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Basic Introduction to Analytic Techniques


The following discussion compares various general approaches to data analysis, ranging from simple single-variable profiling and two-way crosstabulations (crosstabs) to multivariate techniques such as regression and CHAID.

Simple Profiling

The simplest way to examine data is to profile individual variables from a database. This is accomplished with frequency distributions. The following bar graph shows a simple profile of the age distribution of customers:

 frequency distribution of customer age groups

We can see that the two largest age groups, 35-44 and 45-54, account for nearly 60% of customers; and that the single largest group, ages 45-54, accounts for 30% of all customers. And of course, we can produce similar graphs for other variables, such as income, family size, home value, education, and so forth.

While such univariate (i.e., one variable at a time) profiles may be useful for simple tasks such as verifying the integrity of variables in a database and getting a basic idea of the range and frequency of the variable's values, it is unwise to base targeting definitions or other strategic decisions on them. In this case, what we really want to know is this: How do customers differ from non-customers?
 

Crosstabulation

In fact, the main goal of nearly all data mining should be to identify valid and reliable patterns which are predictive of similarities within, and differences between, sub-groups represented in the database. Simple profiling of only one population (e.g., customers; high-value customers; bad credit risks; people who are taking a new, experimental drug; etc.) has severe limitations, and can even lead to a wrong or dangerous conclusion.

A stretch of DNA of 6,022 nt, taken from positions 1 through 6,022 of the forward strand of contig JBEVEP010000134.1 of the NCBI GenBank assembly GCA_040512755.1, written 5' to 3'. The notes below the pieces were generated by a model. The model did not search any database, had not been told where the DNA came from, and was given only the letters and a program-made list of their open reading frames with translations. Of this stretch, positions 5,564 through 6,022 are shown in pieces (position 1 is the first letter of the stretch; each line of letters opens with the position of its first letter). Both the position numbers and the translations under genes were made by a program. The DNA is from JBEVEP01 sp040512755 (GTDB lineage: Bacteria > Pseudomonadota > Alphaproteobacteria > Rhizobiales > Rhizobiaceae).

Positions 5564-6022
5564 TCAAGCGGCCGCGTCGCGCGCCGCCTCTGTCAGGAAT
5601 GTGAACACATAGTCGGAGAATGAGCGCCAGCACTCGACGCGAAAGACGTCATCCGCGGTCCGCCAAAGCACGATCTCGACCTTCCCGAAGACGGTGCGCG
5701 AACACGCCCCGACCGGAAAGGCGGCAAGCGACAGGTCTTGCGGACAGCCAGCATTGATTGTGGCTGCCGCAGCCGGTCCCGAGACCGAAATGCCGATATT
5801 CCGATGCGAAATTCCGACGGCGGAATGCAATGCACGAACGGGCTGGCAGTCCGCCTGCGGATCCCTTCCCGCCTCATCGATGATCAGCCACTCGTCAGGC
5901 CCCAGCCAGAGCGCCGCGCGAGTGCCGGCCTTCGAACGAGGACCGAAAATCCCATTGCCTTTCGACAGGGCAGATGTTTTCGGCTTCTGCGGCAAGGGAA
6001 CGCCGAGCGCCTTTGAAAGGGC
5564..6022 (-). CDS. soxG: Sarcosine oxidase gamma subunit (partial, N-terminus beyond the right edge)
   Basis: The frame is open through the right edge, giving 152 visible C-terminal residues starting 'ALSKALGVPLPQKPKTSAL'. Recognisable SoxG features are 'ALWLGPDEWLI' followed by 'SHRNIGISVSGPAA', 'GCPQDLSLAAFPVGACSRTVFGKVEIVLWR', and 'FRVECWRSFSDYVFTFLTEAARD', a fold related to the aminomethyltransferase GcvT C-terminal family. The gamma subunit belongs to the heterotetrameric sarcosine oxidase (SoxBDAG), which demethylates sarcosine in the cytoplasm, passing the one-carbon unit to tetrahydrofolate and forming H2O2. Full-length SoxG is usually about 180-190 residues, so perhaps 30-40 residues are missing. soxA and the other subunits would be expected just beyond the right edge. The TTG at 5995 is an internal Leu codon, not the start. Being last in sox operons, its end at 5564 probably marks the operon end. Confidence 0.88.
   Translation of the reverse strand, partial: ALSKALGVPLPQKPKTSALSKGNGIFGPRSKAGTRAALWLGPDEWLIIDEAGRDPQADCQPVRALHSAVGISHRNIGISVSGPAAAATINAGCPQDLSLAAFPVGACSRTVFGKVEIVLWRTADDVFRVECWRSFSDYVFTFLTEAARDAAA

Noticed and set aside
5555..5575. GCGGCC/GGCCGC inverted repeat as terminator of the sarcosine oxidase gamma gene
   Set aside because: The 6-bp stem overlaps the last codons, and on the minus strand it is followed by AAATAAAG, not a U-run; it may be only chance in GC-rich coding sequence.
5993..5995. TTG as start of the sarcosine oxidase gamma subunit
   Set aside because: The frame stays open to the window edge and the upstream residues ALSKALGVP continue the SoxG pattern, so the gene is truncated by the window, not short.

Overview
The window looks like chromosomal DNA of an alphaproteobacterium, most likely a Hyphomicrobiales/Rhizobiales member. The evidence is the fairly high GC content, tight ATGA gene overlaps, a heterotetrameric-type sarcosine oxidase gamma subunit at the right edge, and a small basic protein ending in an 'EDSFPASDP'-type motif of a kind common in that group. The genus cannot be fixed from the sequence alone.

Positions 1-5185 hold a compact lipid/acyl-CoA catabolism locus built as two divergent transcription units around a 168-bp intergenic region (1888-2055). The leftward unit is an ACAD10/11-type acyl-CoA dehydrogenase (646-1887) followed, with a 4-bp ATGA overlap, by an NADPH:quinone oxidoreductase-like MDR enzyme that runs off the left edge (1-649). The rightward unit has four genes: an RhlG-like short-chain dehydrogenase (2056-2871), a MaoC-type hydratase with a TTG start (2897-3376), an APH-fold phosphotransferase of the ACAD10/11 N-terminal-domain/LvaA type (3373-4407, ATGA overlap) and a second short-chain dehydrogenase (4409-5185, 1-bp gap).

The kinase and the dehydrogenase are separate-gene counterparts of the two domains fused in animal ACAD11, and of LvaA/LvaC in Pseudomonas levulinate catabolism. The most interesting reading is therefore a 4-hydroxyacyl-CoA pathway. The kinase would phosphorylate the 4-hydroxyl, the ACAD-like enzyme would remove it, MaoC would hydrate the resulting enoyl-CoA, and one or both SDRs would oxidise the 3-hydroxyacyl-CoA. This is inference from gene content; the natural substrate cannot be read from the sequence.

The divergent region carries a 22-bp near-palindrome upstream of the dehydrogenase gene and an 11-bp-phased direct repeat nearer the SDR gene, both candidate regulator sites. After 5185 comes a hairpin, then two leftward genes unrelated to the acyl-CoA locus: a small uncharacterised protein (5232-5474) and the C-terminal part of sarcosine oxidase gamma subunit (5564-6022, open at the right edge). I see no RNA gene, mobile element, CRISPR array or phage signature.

This is most apparent, of course, in situations such as clinical drug trials, where the inclusion of a control or placebo group, as well as one or more treatment groups, is a standard procedure. However, this also applies to virtually any data mining situation where we are trying to find useful patterns of information, such as target marketing, manufacturing defect analysis, credit or fraud analysis, response-to-promotion analysis, etc.

We almost always want to know how the target market differs from the non-target; how the loyal or high-spending customer differs from the non-loyal or low-spending customer or the non-customer; how the good credit risk differs from the poor one; or, in general, how the more successful or preferred outcome differs from the less successful or less preferred outcome. The next bar graph, which is based on a crosstabulation of two variables (age and customer status), demonstrates how much more useful this understanding of differences really is:

 Age frequency distributions for customers and non-customers

Now we can see that although the 45-54 age group contains nearly one-third of our customers, it contains fully 40% of the non-customers. For targeting purposes, if we are trying to identify demographic characteristics of non-customers who resemble our current franchise (who have already demonstrated an affinity for our brand), then it may be better to focus on the 35-44 age group and, secondarily, on the 25-34 age group, since these latter two age groups both show much higher penetration of customers within their age group than the 45-54 age group, while also accounting for 44% of all customers. This is a very different conclusion from that drawn from the previous simple profiling, which would have been misleading.